“I wanted this idea that our heroes are not trapped in small boxes, but open spaces that go on for miles and miles and miles. There’s literally nowhere to hide.”
“The problem with setting it in Georgia is there is a lot of forests so characters would be able to hide. I wanted it to be open with this terror in these open fields where there is no place to hide.”
“It’s horrific and graphic, but I wanted a real quality to it. We’re not shying away from blood and blood hits, whether it’s an entry wound. Its visceral.”
“There is a lot of scope to the movie and we don’t have a lot of time or money. Most of it comes down to schedule.”
“We talked to the CDC about how they would do a containment and what accelerated diseases could cause this. And then we’ve talked to military in terms of the containment.”
Andrew Menzies, Production Designer
Andrew Menzies has worked on some massive blockbuster films including “A.I. Artificial Intelligence”, “Terminator: Rise of the Machines”, “War of the Worlds” and James Cameron’s upcoming 3D event “Avatar”.
How does your work on a lower-budget horror flick like “The Crazies” compare to something as massive and complex as “Avatar”?
“With something like Avatar or any really big, behemoth movie, you have to get into the technical aspect. So you’re really much more focused on scale.
“Instead of having maybe six people in the art department on a movie this size, you have 50 or 60 people on Avatar. And if you include all the digital people, you’re getting into 100’s of people. So its really just more of a logistical change. When you’re responding to art, you’re really just going with your gut reaction to how you like something, and that’s going to be the same throughout any movie you do. The experience is more, how do you handle the logistics of a massive movie?”
“On Avatar, my job was all the practical vehicles, so all the helicopters and space ship-type. They are not spaceships, but… That was all very easy for me, because it was getting into the mindset of what Jim wanted. From his prior movies, you can see he loves hardware… If you look at vehicles from his sets, he comes from a very mechanical… He’s an engineer, so he’s got that background. With each movie, you just try to get into the mindset of what’s it’s going to be and then you just riff off that experience and knowledge.”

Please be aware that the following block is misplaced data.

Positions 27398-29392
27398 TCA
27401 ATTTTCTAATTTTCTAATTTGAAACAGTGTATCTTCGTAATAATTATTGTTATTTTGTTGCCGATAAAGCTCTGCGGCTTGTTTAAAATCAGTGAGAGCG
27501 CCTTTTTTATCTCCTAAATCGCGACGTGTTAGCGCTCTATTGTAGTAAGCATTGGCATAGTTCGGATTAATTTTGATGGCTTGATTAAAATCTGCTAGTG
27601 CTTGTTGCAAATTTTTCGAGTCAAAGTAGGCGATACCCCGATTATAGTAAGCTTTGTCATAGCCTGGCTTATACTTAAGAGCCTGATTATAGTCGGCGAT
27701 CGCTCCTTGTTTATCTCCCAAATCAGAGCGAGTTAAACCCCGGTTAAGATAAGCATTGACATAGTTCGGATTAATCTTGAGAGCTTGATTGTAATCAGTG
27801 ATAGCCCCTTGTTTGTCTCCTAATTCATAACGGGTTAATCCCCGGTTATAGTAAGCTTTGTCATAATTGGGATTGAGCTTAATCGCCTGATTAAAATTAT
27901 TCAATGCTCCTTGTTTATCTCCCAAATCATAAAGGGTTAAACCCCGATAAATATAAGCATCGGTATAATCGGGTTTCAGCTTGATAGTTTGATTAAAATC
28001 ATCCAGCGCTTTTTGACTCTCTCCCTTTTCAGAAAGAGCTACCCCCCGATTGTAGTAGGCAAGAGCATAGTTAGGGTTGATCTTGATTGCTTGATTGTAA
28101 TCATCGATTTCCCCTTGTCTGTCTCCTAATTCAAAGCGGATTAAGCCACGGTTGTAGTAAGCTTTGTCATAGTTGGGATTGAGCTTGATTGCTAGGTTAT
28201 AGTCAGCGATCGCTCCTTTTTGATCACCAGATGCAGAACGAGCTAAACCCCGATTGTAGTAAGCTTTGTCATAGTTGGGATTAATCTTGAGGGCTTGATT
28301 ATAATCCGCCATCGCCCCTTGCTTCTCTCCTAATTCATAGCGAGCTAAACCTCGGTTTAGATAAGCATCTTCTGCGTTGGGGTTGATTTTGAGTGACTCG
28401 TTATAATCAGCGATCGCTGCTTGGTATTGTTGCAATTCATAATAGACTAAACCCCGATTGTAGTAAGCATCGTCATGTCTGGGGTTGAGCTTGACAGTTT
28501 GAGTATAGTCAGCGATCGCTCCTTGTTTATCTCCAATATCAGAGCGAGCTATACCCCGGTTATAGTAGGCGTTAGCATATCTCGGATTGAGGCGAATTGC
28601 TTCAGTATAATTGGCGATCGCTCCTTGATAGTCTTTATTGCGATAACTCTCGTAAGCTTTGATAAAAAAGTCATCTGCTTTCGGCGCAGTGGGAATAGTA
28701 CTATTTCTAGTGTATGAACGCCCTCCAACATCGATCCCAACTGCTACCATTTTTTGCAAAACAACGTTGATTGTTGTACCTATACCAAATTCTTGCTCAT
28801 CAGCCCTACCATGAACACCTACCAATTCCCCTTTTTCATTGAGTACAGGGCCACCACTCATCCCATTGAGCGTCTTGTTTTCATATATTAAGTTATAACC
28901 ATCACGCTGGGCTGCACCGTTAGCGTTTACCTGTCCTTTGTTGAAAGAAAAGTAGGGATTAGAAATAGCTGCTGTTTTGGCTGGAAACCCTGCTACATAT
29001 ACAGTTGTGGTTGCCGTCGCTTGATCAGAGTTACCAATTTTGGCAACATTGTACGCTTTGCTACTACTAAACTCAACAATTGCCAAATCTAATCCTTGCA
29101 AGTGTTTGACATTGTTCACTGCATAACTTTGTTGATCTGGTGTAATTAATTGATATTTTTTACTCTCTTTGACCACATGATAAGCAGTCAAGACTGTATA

Special Make-Up Designer Robert Hall
I’ve heard that folks who work in horror are actually more well-adjusted and fun than those geeks who are obsessed with superheroes or comics. I don’t know about the latter part but Hall is surprisingly friendly and funny even as he shows us the charred remains of a burnt child. Hall has worked on special make-up effects for seventy films including “Quarantine” and “Pineapple Express” and also wrote and directed the indie horror flick “Laid to Rest”.
On his experience with the tone of the film: “What I liked about the script for this film is that it expands on the themes Romero had and makes it current but not in a tame, PG-13-way; it actually takes it and amps up the violence and amps up the infection and the horror which is cool and needed. So it’s a lot darker than the original.”
On how the infection is different than the virus from his previous film, “Quarantine”: “There’s been a really conscious effort to steer clear of that movie and to steer clear of zombies. Our guys, they’re full of this virus. They’re almost like they’re the opposite of dead. There’s too much life in them so they’re like bursting at the seams. Their faces are red and there are blood blisters and veins and they’re very vascular.”
How he paces the progression of the virus: “There’s a certain amount of medical accuracy you have to have and then there’s a cinematic expectation so it’s trying to hover between all that stuff. And we tried to extrapolate on the real diseases so it’s like, ‘Well this disease has a little bit of this when it gets late so we can introduce a little bit of that,’ and tried to keep it consistent with what those diseases we mentioned actually do. And then we combined it all and played with it a little bit.”